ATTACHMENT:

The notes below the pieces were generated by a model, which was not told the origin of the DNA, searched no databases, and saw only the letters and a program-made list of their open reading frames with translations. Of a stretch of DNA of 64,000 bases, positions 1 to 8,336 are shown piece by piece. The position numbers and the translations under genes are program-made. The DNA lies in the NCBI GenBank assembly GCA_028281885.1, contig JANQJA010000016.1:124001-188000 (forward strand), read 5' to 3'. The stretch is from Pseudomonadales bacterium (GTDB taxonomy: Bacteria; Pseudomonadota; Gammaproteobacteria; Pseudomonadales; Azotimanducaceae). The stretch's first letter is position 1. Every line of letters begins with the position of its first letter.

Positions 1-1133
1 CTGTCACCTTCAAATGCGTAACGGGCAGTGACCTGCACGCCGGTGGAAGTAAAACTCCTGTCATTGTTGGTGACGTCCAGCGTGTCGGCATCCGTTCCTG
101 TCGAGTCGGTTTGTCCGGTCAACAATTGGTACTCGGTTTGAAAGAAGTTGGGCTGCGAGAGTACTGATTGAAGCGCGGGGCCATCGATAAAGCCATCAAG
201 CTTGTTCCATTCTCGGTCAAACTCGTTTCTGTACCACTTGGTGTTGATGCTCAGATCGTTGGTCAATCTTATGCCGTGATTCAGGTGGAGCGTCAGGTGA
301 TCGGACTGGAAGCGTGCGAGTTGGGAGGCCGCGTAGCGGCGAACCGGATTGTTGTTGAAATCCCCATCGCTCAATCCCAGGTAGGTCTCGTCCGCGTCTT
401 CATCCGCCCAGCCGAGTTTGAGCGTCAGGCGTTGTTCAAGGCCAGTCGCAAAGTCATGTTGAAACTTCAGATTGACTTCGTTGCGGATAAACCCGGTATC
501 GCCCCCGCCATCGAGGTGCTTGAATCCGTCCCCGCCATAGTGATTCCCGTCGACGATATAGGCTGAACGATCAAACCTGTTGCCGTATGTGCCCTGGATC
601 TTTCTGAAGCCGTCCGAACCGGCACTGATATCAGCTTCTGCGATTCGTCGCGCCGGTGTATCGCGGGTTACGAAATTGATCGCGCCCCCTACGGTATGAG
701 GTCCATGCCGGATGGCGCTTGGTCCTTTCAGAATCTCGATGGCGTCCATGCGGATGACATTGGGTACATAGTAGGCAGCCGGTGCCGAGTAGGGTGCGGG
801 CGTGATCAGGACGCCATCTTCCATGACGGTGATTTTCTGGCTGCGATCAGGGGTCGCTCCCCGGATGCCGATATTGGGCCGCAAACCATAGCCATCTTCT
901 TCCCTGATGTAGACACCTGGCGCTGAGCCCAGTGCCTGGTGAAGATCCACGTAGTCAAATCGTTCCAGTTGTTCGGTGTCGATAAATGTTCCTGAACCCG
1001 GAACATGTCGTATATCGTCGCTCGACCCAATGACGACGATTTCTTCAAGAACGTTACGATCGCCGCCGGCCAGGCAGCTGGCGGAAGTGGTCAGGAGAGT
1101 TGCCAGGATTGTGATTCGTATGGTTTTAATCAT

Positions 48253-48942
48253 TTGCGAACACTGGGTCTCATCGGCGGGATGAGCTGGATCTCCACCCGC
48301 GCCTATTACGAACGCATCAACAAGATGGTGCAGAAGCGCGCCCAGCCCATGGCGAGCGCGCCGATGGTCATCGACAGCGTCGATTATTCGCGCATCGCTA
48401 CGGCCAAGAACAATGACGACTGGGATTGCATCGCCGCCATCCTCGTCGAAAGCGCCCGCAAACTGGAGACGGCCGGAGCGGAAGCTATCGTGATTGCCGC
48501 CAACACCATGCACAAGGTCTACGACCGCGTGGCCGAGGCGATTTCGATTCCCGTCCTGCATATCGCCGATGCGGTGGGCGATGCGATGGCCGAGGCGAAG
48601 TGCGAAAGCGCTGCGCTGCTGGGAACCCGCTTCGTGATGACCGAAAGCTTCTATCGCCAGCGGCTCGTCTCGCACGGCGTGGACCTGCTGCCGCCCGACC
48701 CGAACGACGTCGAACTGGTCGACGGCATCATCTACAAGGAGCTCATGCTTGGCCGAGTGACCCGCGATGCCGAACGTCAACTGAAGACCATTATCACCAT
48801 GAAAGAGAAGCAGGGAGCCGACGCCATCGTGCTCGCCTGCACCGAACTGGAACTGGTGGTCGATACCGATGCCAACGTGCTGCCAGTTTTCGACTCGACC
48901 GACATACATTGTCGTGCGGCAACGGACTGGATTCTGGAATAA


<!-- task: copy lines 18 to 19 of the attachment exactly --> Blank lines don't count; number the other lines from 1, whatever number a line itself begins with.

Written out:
48401 CGGCCAAGAACAATGACGACTGGGATTGCATCGCCGCCATCCTCGTCGAAAGCGCCCGCAAACTGGAGACGGCCGGAGCGGAAGCTATCGTGATTGCCGC
48501 CAACACCATGCACAAGGTCTACGACCGCGTGGCCGAGGCGATTTCGATTCCCGTCCTGCATATCGCCGATGCGGTGGGCGATGCGATGGCCGAGGCGAAG